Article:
I'm not sure if there is some rhyme or reason why sometimes they use the rx style and sometime they use traditional emacs style regexps (in this case "\\`\\s-*\\S-?\\S-?\\s-*\\'").
This basically is a wrapper for ignoring inferior-python-filter-regexp
This will be used by run-python below to collect args for kicking off a python process. Doesn't work with quoted white space. Don't know emacs lisp well at all but it seems like a complicated way to just tokenize on SPACE and TAB.
Not sure what "_emacs_out" is about, and not sure I care to spend the time tracking this down. (Possibly for emacs.py)
related to _emacs_out
This (as well as previous 2 functions) are used by python-preoutput-filter
This function appears to clean up the output a bit and prevent spurious >>> ... ... >>> from littering the output. I'm going to punt on this. I'm not especially interested in the logic here but it is interesting passing to see a complex function needed to make the python mode behave in a friendly fashion.
Start a new python process or use an existing one if available. runs python-command with -i.
A wrapper around python-send-string that is used by python-send-region and python-load-file
Copy a section of code to temporary file and evaluate it. Can't do it directly in the interpreter since empty lines will confuse it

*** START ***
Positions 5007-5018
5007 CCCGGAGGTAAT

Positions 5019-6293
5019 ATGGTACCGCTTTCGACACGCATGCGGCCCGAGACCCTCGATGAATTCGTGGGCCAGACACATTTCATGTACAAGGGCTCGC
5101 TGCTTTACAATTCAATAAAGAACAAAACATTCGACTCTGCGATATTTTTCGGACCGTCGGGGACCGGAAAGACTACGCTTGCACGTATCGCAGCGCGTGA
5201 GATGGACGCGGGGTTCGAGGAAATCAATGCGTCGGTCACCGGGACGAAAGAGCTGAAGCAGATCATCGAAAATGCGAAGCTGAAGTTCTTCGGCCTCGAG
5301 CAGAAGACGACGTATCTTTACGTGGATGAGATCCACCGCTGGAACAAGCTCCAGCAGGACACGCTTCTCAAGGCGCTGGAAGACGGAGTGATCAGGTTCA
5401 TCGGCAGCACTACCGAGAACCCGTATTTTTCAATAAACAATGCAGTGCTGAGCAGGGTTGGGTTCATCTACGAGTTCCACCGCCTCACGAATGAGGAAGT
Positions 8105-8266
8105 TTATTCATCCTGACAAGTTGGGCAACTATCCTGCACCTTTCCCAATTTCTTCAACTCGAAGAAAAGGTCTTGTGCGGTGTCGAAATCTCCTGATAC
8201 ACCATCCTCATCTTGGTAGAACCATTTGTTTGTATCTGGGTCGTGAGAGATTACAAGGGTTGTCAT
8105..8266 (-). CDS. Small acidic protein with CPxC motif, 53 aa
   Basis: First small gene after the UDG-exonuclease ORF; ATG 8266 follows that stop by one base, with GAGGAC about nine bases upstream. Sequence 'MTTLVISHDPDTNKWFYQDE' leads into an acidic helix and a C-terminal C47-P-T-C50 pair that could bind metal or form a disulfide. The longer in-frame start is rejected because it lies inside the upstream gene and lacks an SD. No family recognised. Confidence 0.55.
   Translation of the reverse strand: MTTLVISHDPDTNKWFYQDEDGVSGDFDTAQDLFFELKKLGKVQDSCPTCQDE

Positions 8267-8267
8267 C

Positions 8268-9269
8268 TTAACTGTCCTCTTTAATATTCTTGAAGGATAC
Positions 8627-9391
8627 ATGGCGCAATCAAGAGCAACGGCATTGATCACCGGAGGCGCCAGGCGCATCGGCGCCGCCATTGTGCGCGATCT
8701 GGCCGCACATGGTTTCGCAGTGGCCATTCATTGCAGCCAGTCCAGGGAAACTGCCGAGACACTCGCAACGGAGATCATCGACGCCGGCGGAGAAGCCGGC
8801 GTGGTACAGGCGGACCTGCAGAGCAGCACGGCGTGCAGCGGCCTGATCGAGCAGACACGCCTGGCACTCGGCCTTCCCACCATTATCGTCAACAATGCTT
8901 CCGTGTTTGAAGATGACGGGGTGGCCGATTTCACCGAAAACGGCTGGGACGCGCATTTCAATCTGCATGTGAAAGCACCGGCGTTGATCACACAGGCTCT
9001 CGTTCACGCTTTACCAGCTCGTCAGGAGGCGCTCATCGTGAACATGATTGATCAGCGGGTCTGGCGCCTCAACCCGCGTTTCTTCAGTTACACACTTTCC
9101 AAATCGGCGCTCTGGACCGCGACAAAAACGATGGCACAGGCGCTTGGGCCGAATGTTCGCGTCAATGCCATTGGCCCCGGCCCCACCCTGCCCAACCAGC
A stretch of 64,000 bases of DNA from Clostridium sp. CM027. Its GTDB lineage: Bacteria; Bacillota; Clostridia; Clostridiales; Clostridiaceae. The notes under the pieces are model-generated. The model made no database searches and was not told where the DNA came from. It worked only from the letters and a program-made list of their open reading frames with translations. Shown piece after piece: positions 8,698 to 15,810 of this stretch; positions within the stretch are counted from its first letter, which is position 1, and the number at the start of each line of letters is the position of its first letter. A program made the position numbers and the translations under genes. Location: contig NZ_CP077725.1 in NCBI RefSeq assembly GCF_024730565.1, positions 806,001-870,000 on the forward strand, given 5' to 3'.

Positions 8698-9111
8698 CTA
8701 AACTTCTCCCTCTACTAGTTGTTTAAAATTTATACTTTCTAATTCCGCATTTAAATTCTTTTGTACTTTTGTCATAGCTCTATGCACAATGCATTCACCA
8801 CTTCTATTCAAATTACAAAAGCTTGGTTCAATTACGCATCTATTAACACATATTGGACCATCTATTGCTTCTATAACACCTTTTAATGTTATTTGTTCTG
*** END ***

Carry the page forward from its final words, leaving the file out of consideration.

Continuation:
Evaluate a python string in the buffer. This function checks for trailing \n or intermediate \t and throws in an extra \n so that the command is properly terminated in a way that the interpreter is expecting.
Wrap python-send-region but use the entire buffer as the region
Send a region but use beginning-of-defun/end-of-defun to delimit the region
Create a new python process if necessary and switch to it. Giving it an argument makes it go to the end of the buffer
Combine python-send-region and python-switch-to-python
A list of mode names so we can automatically tell if the buffer has python code in it
A cache of the directory and file used by python-load-file so that it has a default value if necessary
Import a python file in its entirety into the python process. Uses emacs.py if the file ends in .py otherwise uses "execfile"
Return to or create and move to a python process
Associate the python-buffer with the current buffer (which is a python process). This is used by things like python-send-region so they know where to send output.
I think unless you understand the details of how comint works (which I don't) it's hard to get a strong feel for how the inferior-python-mode works. As always it's interesting to see all of the crazy details that have to be taken care of to get a simple looking thing like an embedded python interpreter working.
That was a very cursory overview of how the python process inferior mode works (even by my already lax standards). I admit it, I'm getting a little exhausted by this project. But I'm going to keep slogging through and finish doing at least a cursory inspection of every line in python.el.
Another thing that is becoming clear is that, while this process is helping me understand emacs and emacslisp, I have a lot of work to do, and at some point I really need to just sit down and learn emacslisp in a focused way.